Melissa Kite: Where money comes from heaven

Calcutta: no longer the Dying City (AP)


As I try on sparkly shoes in downtown Calcutta, I can’t shift the feeling that I am in the wrong place. I usually try to ‘‘find myself’’ in India, in a temple or by a lily pad-covered lake. But here I am getting lost in retail therapy, and in a city I was brought up to revere as the headquarters of Mother Teresa.

On the way to New Market, the car I am travelling in passes close by her Missionaries of Charity children’s home and Mother House, where she lived in a simple room with a bed and a desk and where she is now buried. We don’t have time to visit today because we will hit rush hour traffic, the driver complains, as I beg to be taken there. Horns honking, the chaos of rickshaws and street traders all around, I am deposited outside the arcade and so begin to drift through the shops selling chiffon saris in every colour.

The two friends I am with, Americans who are Indian by origin, spend a long time trying them all on. It is like a scene from Pretty Woman, only with more Hindi. The salesman drapes the bright fabric around them to show how it falls. They spend thousands of rupees on blue, orange and pink chiffons to take back to the States.

It is in the store selling shoes that I start to hyperventilate because there are just so many pretty pairs. I cannot believe I am having a panic-fuelled spending spree in Calcutta. This was the place the nuns at my convent school used to make us send our pocket money, which we were encouraged to save in little cardboard charity boxes emblazoned with children’s faces.

Calcutta has been through many incarnations, having been the prosperous capital during the British Raj. Then after Indian independence it witnessed several decades of economic stagnation, was ravaged by communism and eventually became so poor and overcrowded it was dubbed the Dying City.

The tables have now turned again, and Calcutta has the fastest economic growth in India, which in itself is one of the fastest growing economies in the world.

I am here to attend the Bengal economic forum, a gathering of tycoons and finance ministers eager to capitalise on a renaissance many put down to the reforming chief minister of West Bengal, Mamata Banerjee, another charismatic mother figure who, like the city’s famous nun, always wears a white cotton sari trimmed with blue.

I find the place buzzing with political gossip about her. She has vowed to make Calcutta as important a global enterprise hub as London. And so as I swoon over the diamanté shoes – I buy just two pairs in the end, trying to bargain in rupees until the owner of the tiny shop points out that he takes Visa – I cannot help but wonder whether this latest growth surge will change the India I love.

Of course, it would be absurd to argue that the people here shouldn’t enjoy their slice of the global economic pie. The poor in the developing world must be allowed to get rich. This is their moment. But now that a new kind of hi-tech prosperity is knocking at their door, will they bear in mind that fast living has largely eclipsed spirituality in the West?

Will they hold on to the uniquely philosophical outlook that makes them the envy of those who have everything in material terms, but who still need to come to their country to replenish their famished souls?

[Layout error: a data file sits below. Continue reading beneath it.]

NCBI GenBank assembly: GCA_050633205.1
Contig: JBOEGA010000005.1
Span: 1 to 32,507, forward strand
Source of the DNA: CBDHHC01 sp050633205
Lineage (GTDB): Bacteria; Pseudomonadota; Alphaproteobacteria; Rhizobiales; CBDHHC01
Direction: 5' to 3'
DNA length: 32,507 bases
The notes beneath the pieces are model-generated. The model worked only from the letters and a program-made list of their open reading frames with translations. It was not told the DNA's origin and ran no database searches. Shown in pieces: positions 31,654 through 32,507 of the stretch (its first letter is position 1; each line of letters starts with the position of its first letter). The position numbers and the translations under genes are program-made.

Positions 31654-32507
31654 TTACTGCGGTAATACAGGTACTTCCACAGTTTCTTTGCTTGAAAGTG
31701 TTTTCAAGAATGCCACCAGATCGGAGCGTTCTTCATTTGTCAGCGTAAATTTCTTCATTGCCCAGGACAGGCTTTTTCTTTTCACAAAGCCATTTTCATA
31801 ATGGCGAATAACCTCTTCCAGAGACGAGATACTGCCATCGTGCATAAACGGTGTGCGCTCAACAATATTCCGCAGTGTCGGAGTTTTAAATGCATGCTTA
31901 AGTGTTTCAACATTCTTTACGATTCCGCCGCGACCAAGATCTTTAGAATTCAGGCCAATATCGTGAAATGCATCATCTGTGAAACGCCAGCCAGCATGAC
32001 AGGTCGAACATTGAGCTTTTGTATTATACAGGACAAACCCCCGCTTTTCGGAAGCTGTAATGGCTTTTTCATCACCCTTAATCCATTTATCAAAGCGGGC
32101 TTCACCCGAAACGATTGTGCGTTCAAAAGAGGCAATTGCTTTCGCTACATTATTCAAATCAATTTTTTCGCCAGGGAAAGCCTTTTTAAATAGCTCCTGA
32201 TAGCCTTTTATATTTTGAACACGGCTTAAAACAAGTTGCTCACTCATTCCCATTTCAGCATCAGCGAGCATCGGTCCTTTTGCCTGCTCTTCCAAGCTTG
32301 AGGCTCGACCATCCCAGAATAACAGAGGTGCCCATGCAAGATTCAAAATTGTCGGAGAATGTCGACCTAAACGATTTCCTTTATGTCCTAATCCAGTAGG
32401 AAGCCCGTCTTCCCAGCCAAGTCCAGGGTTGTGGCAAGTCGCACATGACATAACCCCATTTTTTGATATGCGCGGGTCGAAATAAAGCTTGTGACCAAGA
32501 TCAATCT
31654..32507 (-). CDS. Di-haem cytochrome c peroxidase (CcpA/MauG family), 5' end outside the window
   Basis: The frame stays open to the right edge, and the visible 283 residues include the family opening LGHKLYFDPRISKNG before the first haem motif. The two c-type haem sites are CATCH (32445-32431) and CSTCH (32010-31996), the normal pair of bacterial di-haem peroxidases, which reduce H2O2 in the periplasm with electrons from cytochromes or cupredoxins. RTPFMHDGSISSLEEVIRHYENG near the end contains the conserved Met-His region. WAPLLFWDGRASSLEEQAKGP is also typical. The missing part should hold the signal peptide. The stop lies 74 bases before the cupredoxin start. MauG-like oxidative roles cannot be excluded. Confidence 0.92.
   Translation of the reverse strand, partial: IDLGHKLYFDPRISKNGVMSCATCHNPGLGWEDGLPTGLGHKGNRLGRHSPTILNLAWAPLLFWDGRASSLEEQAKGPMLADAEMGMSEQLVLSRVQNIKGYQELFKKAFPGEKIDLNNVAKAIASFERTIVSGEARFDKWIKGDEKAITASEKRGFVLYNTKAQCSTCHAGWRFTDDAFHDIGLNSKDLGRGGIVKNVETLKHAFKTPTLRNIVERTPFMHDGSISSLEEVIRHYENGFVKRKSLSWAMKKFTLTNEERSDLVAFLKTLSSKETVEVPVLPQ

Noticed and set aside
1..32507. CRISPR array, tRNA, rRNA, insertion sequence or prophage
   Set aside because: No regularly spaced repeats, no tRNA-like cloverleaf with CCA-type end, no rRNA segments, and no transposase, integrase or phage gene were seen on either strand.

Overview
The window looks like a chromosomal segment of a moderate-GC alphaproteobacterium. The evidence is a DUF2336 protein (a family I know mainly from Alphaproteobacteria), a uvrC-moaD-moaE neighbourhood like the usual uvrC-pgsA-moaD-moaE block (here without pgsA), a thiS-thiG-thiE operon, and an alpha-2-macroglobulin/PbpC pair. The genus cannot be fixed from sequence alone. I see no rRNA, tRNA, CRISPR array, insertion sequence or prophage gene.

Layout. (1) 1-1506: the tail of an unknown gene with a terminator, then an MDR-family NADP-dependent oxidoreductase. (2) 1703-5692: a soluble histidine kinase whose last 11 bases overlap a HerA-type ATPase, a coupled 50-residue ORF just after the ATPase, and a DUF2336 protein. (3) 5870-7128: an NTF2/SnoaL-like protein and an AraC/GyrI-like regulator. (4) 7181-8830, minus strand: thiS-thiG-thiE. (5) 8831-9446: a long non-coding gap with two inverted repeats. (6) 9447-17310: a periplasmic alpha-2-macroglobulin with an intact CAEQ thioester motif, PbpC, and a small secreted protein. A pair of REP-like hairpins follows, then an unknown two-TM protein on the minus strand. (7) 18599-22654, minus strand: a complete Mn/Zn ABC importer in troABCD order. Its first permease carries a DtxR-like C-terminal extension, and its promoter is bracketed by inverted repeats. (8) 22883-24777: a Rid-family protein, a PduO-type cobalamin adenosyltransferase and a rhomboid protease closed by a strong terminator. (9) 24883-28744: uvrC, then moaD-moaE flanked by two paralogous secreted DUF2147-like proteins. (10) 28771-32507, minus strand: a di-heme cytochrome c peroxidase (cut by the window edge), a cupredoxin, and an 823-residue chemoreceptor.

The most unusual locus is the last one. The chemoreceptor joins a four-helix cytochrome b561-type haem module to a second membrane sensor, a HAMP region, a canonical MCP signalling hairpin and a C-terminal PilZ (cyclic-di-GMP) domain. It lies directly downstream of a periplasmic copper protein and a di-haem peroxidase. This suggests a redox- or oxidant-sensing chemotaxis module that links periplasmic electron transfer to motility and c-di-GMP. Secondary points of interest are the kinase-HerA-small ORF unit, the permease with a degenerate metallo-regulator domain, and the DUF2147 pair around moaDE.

In the thick midday smog of Calcutta, brand new Japanese 4x4s mingle with cranky old Ambassador taxis from a bygone age bearing on their doors the hand-painted slogan “No Refusal”.

Earlier, I turned on the TV in my hotel room to find a version of Big Brother – called Bigg Boss – in which a house full of beautiful people argued heatedly with each other for the cameras.

The advertising hoardings in the street proclaim the slogans of luxury real estate, global brands such as KFC, and the chocolate bar catchphrase “Hungry? Get some nuts.”

When I meet a billionaire at the economic summit, I ask him to explain how he reconciles his Hindu faith with this brash modernity. The answer is simple: “Money is not mine. It is given to me by God.’’ Indians will never lose their spirituality, he says, because they are natural entrepreneurs who make money for the right reasons. “We believe in hard work and contributing to society.”

Before any deal, most still consult the movements of the stars. This is reassuring. For me, India has always been a Wizard of Oz country, where the visitor feels they have emerged from black and white into a world of glorious Technicolor. It would be so sad if the colour was replaced by the uniform neon of the global economy.

As we drive back after our outing to the arcade, I beg the driver to show me some landmarks associated with Mother Teresa, and so he pulls up outside the Assembly of God Church, where those who once worked with her still feed the poor every Friday.

People bring the orphaned and the destitute to nearby Mother House in the night, he explains, and leave them outside after ringing the bell. The nuns always open the door. Whoever is there, they wash, feed and clothe them.

But the driver is keen to get on. He wants to show me Science City, a vast technology park, and a new indoor arena where, he proudly tells me, they hold pop concerts. You can no more hold back the desire for modernity than you can hold back the tide.

Melissa Kite is a journalist and author